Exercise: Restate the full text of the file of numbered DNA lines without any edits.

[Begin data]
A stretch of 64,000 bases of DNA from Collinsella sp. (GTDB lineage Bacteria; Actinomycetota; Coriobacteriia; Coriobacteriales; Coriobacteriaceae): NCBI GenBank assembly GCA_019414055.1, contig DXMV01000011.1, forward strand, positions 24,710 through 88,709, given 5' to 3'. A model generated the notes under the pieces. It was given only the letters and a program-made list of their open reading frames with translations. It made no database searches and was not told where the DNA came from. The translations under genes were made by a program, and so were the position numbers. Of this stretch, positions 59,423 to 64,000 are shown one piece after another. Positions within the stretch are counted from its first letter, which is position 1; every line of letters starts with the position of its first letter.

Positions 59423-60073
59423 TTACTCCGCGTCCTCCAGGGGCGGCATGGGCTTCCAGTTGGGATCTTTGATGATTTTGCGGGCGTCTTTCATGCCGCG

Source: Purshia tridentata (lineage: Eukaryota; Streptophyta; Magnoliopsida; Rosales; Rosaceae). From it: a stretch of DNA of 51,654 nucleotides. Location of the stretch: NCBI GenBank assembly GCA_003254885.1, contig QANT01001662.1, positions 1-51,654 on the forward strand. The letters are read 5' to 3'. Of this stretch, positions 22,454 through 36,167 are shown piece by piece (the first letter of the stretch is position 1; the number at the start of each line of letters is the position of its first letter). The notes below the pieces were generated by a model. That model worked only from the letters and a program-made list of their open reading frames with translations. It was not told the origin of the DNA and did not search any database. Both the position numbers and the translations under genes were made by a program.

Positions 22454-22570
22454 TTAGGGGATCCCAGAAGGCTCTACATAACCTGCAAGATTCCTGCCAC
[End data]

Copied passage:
A stretch of 64,000 bases of DNA from Collinsella sp. (GTDB lineage Bacteria; Actinomycetota; Coriobacteriia; Coriobacteriales; Coriobacteriaceae): NCBI GenBank assembly GCA_019414055.1, contig DXMV01000011.1, forward strand, positions 24,710 through 88,709, given 5' to 3'. A model generated the notes under the pieces. It was given only the letters and a program-made list of their open reading frames with translations. It made no database searches and was not told where the DNA came from. The translations under genes were made by a program, and so were the position numbers. Of this stretch, positions 59,423 to 64,000 are shown one piece after another. Positions within the stretch are counted from its first letter, which is position 1; every line of letters starts with the position of its first letter.

Positions 59423-60073
59423 TTACTCCGCGTCCTCCAGGGGCGGCATGGGCTTCCAGTTGGGATCTTTGATGATTTTGCGGGCGTCTTTCATGCCGCG

Source: Purshia tridentata (lineage: Eukaryota; Streptophyta; Magnoliopsida; Rosales; Rosaceae). From it: a stretch of DNA of 51,654 nucleotides. Location of the stretch: NCBI GenBank assembly GCA_003254885.1, contig QANT01001662.1, positions 1-51,654 on the forward strand. The letters are read 5' to 3'. Of this stretch, positions 22,454 through 36,167 are shown piece by piece (the first letter of the stretch is position 1; the number at the start of each line of letters is the position of its first letter). The notes below the pieces were generated by a model. That model worked only from the letters and a program-made list of their open reading frames with translations. It was not told the origin of the DNA and did not search any database. Both the position numbers and the translations under genes were made by a program.

Positions 22454-22570
22454 TTAGGGGATCCCAGAAGGCTCTACATAACCTGCAAGATTCCTGCCAC